Biology Unit Test 1.txt

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Biology Unit Test 1.txt
2009-10-25 19:28:19
Metabolic processes

Units 1.1 to 3.2
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  1. What are the specific qualities of a polar molecule?
    There must be a positive and negative end of the molecule sticking out out, so there must be covalent bonds.
  2. Looking at the atomic number for Oxygen, how can you determine the number of protons, electrons, neutrons and atomic mass of the element?
    The atomic number of oxygen is 6 so there are 6 protons/electrons. The atomic mass is equal to protons+neutrons. So there are 6 neutrons
  3. What are isomers?
    Isomers have the same molecular formula but a different structure.
  4. What are buffers? Furthermore, what are their functions in living systems?
    Buffers are chemical systems containing a substance that can donate H+ ions when they are required and containing a substance that can remove H+ ions when there are too many in solution. In living things such as cells they are used so that there are no significant changes in pH.
  5. How many electrons are found in a covalent bond?
    There are two electrons in a covalent bond
  6. What elements are found in organic compounds? Inorganic compounds?
    • Organic compounds - Carbons and Hydrogens
    • Inorganic compounds - can have carbon but also contain other minerals and elements, such as oxygen
  7. Hydroxyl
  8. Carboxyl
  9. Amino
  10. Sulfhydryl
  11. Phosphate
  12. Carbonyl
    -COH or -CO-
  13. What are hydrocarbons?
    Hydrocarbons are molecules that consist only of Hydrogen and carbon.
  14. What are the strongest types of bonds found in living things? Enzymes?
    Covalent bonds are the strongest bonds found in living things? Noncovalent bonds are the strongest bonds found in enzymes.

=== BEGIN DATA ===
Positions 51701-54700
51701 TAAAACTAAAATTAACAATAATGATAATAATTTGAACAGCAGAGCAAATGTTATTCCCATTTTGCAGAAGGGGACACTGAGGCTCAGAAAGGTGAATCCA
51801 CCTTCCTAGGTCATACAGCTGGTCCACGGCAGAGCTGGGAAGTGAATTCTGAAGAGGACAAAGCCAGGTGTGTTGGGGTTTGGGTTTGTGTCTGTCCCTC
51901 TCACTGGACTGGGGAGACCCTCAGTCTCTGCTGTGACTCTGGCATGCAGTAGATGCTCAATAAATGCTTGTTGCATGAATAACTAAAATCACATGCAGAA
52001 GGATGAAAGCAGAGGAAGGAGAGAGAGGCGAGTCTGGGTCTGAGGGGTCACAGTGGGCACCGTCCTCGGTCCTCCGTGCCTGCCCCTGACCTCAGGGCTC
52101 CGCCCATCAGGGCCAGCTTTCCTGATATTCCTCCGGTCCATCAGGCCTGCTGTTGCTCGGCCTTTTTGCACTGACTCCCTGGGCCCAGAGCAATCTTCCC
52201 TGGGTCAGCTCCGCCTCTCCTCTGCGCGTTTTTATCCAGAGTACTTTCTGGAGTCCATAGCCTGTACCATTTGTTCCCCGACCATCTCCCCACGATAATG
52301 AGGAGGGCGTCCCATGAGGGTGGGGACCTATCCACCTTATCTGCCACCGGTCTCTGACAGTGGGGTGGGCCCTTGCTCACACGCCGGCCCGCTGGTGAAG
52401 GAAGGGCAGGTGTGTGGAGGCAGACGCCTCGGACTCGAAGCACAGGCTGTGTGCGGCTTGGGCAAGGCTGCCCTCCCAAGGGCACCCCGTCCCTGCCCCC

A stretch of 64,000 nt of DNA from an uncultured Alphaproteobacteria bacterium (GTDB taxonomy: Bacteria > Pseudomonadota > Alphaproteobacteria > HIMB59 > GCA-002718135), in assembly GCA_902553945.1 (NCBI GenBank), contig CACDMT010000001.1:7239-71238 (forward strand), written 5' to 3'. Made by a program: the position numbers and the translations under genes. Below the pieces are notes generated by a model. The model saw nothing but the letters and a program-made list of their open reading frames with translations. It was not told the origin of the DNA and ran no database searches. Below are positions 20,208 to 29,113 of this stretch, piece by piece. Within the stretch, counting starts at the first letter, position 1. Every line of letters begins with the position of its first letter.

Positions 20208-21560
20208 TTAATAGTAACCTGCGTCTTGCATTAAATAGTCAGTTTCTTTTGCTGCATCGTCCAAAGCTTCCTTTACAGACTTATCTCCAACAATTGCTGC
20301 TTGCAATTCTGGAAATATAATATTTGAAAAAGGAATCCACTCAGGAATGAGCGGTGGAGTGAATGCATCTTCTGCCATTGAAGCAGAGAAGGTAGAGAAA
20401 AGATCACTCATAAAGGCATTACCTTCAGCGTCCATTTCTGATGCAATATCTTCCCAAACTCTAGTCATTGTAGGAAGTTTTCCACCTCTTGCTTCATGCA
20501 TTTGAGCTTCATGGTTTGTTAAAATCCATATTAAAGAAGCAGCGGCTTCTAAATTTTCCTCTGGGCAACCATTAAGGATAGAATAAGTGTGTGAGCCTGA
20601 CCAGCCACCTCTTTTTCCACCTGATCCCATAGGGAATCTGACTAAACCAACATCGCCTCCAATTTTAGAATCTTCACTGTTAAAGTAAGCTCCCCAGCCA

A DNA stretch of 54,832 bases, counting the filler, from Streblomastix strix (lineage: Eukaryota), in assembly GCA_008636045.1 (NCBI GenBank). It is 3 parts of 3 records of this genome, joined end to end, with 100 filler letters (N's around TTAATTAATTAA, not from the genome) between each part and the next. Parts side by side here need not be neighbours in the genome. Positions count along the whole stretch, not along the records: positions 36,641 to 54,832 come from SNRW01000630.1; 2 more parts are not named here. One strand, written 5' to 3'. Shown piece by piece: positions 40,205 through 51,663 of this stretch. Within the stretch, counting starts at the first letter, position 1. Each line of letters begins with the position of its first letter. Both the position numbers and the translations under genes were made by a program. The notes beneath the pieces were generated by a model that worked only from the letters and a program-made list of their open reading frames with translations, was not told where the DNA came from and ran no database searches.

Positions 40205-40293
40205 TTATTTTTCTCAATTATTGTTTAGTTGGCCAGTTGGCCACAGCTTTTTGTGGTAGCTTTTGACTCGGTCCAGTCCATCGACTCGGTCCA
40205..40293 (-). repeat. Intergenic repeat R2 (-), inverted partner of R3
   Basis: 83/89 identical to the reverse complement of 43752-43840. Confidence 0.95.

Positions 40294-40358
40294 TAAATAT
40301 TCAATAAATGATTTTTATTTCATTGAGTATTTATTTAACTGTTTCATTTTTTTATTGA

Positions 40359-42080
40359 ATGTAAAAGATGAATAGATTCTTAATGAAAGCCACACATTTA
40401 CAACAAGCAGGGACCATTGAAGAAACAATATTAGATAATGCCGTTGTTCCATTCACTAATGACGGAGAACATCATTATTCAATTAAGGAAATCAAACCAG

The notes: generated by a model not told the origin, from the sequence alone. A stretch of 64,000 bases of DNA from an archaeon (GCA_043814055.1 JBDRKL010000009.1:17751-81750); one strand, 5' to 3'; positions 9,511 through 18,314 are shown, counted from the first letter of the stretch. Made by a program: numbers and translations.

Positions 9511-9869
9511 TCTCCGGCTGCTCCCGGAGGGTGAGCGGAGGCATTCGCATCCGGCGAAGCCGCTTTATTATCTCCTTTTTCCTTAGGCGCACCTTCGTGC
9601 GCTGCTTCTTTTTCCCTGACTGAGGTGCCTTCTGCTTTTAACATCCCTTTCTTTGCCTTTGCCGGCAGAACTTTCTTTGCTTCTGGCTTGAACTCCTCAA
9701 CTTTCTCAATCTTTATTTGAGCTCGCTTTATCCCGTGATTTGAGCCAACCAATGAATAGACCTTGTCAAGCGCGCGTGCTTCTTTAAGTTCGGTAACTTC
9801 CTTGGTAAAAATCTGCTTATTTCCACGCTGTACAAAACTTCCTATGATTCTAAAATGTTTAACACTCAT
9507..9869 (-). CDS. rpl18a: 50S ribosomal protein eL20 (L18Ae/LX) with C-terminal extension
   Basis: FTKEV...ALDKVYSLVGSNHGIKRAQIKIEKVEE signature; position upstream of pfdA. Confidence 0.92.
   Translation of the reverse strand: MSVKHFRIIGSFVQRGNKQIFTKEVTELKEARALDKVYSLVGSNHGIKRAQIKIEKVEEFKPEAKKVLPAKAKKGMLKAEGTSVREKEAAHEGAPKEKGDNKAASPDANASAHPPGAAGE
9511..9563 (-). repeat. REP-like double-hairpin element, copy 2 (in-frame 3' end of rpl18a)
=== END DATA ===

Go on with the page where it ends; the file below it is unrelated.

15. What are the components of proteins (more general than specific micromolecules)?
    Amino Acids are the components of protein. There are 20 proteins
  16. What are monosaccharides? Dissacharides?
    Monosaccharides are the most basic carbohidrates. Dissacharides are two monosaccharides put together
  17. What is the function of glycogen?
    The function of glycogen is the secondary long-term energy storage in an animal cell. It is mainly found in the liver and muscles
  18. What is the process when a water molecule is removed from an organic compound? When a water molecule is added to an organic compound?
    When a water molecule is removed it is called a condesation reaction or a dehydration reaction. It is where a covalent bond is created linking two subunits, this creates one large molecule. When a water molecule is removed it is called a hydrolysis reaction. It is where water is used to break the covalent bond holding two subunits together.
  19. What is a reduction reaction?
    A reduction reaction is where an atom gains one or more electrons
  20. Oxidation reaction?
    Oxidation is the process of losing electrons.
  21. Reducing Agent
    During a redox reaction the substance that gains an electron is reduced and the substance that gives an electron is called a reducing agent.